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Buckingham Meals Tax Would Not Be Hard To Swallow

The November election is giving some folks indigestion but Buckingham voters will find their ballot menu giving them at least one choice that won't upset their stomach.

Buckingham residents will vote For or Against a meals tax on November 6. Specifically, the ballot question asks whether or not the Board of Supervisors should institute a food and beverage tax of up to four percent.

The opinion here is that a Yes vote that creates a meals tax would be a good thing for Buckingham County because the track record has shown a meals tax benefits communities that have one.

A meals tax provides local government with a new revenue stream, which increases funding for such things as public education and law enforcement, without a real estate or personal property tax increase.

Plus, a significant amount of that new revenue would be paid by folks who do not live in Buckingham. Thank you very much. Buckingham County sees more travelers than many rural communities because of Routes 60, 15 and 20. Travelers get hungry. Most of them come from communities which already have a meals tax. They buy what they want to eat and never think for a second about whether there's a meal tax or not.

What's not to like about having someone driving from Richmond, Charlottesville or Lynchburg contribute to Buckingham County's tax base?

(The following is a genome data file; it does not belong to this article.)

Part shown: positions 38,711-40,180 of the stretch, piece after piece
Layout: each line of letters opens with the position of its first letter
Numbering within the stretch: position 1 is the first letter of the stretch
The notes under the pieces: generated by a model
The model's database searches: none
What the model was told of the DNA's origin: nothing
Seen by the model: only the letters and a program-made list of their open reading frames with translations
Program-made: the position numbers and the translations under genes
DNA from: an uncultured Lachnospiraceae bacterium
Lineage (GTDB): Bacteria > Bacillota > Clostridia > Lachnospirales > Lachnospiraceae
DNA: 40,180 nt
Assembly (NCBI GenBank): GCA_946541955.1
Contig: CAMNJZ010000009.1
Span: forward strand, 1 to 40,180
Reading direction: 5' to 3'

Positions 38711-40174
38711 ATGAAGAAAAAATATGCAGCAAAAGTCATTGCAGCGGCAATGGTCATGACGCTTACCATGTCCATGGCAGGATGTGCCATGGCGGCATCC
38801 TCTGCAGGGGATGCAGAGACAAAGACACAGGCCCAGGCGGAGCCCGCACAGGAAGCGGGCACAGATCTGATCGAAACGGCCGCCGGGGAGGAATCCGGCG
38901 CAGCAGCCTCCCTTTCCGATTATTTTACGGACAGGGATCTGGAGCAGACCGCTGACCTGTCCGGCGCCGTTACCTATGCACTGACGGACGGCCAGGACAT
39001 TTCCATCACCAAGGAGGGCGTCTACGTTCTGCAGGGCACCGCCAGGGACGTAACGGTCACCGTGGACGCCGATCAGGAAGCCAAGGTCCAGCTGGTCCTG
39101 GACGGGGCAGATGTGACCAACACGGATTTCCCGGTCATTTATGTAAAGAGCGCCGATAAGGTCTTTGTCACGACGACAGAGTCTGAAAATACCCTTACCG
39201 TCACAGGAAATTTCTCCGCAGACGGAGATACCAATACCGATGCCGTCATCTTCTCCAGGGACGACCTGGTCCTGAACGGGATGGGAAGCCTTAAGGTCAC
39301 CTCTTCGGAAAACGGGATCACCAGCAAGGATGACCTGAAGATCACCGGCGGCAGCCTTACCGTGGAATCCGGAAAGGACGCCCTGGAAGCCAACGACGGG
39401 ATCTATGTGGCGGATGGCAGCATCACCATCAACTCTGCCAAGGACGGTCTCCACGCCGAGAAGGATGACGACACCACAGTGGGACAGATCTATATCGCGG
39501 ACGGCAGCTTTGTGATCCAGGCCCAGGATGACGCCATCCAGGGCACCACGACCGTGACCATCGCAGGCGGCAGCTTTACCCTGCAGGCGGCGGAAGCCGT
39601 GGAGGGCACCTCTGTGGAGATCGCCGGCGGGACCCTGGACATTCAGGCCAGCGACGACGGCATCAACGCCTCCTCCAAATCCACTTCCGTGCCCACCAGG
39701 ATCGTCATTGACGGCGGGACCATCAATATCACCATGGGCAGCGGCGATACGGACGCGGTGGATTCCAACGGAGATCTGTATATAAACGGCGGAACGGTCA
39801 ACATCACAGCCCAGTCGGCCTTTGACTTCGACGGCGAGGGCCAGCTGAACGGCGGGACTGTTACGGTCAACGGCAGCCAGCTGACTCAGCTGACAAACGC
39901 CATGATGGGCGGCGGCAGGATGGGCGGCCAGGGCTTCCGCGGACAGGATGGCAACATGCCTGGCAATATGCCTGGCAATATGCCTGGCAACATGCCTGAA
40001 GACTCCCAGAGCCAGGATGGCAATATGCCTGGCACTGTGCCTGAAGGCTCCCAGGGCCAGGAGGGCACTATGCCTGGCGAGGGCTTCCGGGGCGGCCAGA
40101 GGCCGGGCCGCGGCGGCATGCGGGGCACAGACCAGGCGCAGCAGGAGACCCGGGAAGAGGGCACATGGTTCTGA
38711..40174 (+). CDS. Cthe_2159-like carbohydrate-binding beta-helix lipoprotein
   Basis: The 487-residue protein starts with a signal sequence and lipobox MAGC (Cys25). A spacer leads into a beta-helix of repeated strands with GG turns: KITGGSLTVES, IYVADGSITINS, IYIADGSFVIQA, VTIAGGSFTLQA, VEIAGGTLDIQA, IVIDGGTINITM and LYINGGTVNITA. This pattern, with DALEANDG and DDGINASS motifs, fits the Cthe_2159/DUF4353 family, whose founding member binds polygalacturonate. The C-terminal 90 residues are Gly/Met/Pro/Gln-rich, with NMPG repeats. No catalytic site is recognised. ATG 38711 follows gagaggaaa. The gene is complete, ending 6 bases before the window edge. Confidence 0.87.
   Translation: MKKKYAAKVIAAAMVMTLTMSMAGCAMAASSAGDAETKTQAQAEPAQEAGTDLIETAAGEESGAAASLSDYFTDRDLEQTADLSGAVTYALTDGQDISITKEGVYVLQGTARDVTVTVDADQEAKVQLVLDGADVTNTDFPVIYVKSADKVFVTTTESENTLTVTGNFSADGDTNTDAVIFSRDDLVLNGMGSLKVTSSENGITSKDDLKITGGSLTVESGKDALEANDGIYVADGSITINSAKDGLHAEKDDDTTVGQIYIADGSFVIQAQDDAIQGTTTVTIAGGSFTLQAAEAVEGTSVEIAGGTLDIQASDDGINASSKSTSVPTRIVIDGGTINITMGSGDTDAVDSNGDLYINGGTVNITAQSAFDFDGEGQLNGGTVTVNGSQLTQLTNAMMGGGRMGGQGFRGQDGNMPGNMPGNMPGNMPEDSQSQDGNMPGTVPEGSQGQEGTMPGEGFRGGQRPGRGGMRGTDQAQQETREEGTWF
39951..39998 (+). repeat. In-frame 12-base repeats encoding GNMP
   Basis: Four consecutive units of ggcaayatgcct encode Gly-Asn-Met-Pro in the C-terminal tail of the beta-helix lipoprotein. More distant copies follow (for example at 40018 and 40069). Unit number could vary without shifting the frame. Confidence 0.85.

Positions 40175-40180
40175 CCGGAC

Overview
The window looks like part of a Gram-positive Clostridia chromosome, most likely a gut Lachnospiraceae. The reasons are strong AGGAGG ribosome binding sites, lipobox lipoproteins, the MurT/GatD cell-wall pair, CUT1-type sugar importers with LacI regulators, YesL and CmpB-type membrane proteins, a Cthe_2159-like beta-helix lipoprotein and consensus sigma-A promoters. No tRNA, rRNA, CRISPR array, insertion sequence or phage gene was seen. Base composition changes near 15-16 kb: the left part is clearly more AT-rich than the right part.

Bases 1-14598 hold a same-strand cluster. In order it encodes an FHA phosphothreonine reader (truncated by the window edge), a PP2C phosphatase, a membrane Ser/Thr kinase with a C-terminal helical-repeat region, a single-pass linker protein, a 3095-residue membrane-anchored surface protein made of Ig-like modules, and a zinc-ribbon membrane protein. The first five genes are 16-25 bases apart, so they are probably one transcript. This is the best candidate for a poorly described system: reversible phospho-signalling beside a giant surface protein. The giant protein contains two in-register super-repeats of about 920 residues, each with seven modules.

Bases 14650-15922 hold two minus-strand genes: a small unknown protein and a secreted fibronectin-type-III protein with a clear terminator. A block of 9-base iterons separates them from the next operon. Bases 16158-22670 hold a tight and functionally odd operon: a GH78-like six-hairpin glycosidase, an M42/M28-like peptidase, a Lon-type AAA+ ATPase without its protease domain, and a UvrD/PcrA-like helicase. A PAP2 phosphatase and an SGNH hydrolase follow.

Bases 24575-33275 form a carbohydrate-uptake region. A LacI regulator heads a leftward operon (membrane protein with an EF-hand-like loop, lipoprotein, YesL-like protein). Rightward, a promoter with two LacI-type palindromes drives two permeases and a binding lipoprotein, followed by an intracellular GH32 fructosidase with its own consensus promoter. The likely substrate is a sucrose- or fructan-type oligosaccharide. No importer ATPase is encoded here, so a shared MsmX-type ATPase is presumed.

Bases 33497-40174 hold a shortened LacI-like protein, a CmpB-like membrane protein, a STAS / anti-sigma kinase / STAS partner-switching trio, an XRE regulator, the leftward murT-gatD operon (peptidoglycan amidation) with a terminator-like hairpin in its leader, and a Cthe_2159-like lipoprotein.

The Town of Farmville has benefitted immensely from a meals tax, which has become the Town's largest source of revenue, and without hurting the restaurant business.

Nearly $39 million was spent in Farmville restaurants last year, an increase of $1.7 million over the previous year, and in a down economy.

In fact, during the Great Recession money spent in Farmville restaurants grew between 2008 and last year from $36.8 million to $38.9 million. And the restaurant business hasn't slowed down in 2012.

A meals tax doesn't keep people from going out to eat. I have never heard anyone in Farmville say, “No, not going out to lunch because there's a meal tax.”

Nobody gives the meals tax a second thought.

They don't even give a first thought.

Think about this, too:

More restaurants choose to build and open in Farmville every year. The meals tax doesn't keep them away. And restaurant chains know a meals tax doesn't keep customers away.

Farmville's meals tax is seven percent. Buckingham is considering a meals tax of up to four percent. It won't hurt and can only help.

Look at the attractive group of restaurants located in that prime spot between Dillwyn and Sprouses Corner where Routes 15, 60 and 20 come together. It's a perfect set-up to attract travelers who will contribute to funding for public education and public safety/law enforcement without blinking an eye.

A meals tax in Buckingham would be easy to swallow.

Quite easily digested.

And without creating the heartburn caused by generating that revenue through raising the real estate or personal property tax rates.